Sit in the leg press machine. Make sure your back is pressed firmly against the back support.
Place your feet hip-width apart on the platform.
Release the safety bars, grasp the side handles for support, and extend your legs without locking your knees. Your torso and legs should make a 90-degree angle.
Inhale as you bend your legs and lower the platform until your knees are almost fully flexed.
Driving with your heels, press the platform back up to the starting position as you exhale.
When you have finished, lock the safety bars properly. Otherwise, the platform may slide down onto your legs!
Comments and tips
Make sure that the platform is securely locked when you load the weight.
Adjust the back support and safety brace to accommodate a full range of motion.
Keep your feet flat on the platform, and your knees and toes pointing in the same direction (slightly outward).
As you lower the platform, do not allow your lower back to curl up; keep it in firm contact with the support.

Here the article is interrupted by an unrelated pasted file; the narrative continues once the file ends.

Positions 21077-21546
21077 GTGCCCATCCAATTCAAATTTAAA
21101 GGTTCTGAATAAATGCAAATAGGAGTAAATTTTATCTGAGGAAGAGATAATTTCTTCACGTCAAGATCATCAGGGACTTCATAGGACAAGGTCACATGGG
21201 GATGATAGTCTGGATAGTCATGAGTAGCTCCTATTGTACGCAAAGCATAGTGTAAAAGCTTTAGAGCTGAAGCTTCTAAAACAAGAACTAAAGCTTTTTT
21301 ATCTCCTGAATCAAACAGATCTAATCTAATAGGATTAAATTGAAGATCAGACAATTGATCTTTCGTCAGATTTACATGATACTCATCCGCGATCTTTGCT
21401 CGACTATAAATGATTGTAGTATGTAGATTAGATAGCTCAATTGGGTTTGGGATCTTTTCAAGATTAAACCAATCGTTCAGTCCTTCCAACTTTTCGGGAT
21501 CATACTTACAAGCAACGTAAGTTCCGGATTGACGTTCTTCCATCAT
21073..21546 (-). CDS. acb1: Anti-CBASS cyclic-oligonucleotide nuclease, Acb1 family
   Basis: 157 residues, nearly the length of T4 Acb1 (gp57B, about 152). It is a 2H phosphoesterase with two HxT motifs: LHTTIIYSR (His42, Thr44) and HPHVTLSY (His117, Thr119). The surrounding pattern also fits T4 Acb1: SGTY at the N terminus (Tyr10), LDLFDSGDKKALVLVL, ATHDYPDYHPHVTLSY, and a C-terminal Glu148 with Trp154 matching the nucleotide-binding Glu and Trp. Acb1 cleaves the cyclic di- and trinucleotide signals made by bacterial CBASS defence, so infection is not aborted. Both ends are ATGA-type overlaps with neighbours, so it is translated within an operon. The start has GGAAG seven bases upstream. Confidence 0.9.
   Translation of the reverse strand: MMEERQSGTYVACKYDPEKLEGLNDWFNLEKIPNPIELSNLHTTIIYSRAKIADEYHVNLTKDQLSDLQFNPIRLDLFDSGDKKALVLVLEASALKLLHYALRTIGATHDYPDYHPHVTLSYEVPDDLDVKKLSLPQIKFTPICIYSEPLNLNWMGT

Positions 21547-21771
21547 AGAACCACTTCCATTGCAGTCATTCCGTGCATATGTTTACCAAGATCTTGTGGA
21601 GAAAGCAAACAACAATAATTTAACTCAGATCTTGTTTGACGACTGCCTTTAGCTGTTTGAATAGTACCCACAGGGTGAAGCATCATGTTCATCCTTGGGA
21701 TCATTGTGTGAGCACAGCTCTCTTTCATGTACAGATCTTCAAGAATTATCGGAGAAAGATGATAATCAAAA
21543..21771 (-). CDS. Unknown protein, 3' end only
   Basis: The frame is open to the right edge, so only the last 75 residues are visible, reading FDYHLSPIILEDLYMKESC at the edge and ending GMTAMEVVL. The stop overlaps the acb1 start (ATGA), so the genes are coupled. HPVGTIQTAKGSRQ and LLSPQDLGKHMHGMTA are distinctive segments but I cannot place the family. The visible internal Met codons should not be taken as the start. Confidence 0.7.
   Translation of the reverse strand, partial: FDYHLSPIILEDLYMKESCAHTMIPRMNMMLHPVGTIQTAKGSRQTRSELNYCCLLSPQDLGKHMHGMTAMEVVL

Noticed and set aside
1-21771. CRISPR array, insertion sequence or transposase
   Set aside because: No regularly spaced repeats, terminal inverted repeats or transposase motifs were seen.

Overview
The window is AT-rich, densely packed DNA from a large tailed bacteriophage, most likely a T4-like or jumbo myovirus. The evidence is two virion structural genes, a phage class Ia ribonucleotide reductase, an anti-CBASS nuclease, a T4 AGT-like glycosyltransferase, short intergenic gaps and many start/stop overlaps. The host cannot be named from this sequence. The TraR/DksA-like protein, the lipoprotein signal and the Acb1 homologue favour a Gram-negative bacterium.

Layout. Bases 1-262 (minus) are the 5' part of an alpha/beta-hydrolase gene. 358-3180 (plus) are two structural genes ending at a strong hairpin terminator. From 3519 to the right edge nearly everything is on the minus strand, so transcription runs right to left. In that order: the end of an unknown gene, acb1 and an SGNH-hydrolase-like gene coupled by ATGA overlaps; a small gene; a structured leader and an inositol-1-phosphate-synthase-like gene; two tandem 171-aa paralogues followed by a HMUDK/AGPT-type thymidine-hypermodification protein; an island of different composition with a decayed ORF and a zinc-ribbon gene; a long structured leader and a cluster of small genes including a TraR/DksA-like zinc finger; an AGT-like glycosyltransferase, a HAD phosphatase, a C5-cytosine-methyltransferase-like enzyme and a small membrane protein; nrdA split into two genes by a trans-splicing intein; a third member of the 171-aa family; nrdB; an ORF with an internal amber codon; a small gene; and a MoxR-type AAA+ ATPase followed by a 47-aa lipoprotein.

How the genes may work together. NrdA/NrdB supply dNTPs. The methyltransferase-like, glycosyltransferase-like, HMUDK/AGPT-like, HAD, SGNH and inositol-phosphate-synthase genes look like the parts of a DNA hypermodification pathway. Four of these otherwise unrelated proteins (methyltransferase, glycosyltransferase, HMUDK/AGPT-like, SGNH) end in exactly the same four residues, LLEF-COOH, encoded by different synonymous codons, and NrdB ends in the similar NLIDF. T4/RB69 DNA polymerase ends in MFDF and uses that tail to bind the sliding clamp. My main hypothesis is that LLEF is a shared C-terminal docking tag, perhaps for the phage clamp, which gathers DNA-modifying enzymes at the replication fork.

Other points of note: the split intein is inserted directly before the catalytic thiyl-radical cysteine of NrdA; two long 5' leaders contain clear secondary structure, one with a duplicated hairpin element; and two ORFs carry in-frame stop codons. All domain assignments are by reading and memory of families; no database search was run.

Do not lock your knees out when you press the platform up.
The incline leg press is a very versatile exercise. Altering the position of your feet on the platform will emphasize different muscle groups. The higher your feet on the platform, the more you will emphasize your gluteus maximus and hamstrings. The lower your feet on the platform, the more you will emphasize your quadriceps. The wider your feet on the platform, the more you will emphasize your adductor magnus and inner quadriceps. The closer-together your feet on the platform, the more you will emphasize your outer quadriceps.
Also known as the sled 45-degree leg press, the butt and thigh press, and the diagonal leg press.
The incline leg press should not be your primary lower-body exercise. There are better options. For example, the barbell squat not only builds and strengthens the same muscles but also recruits many more stabilizers and strengthens your core.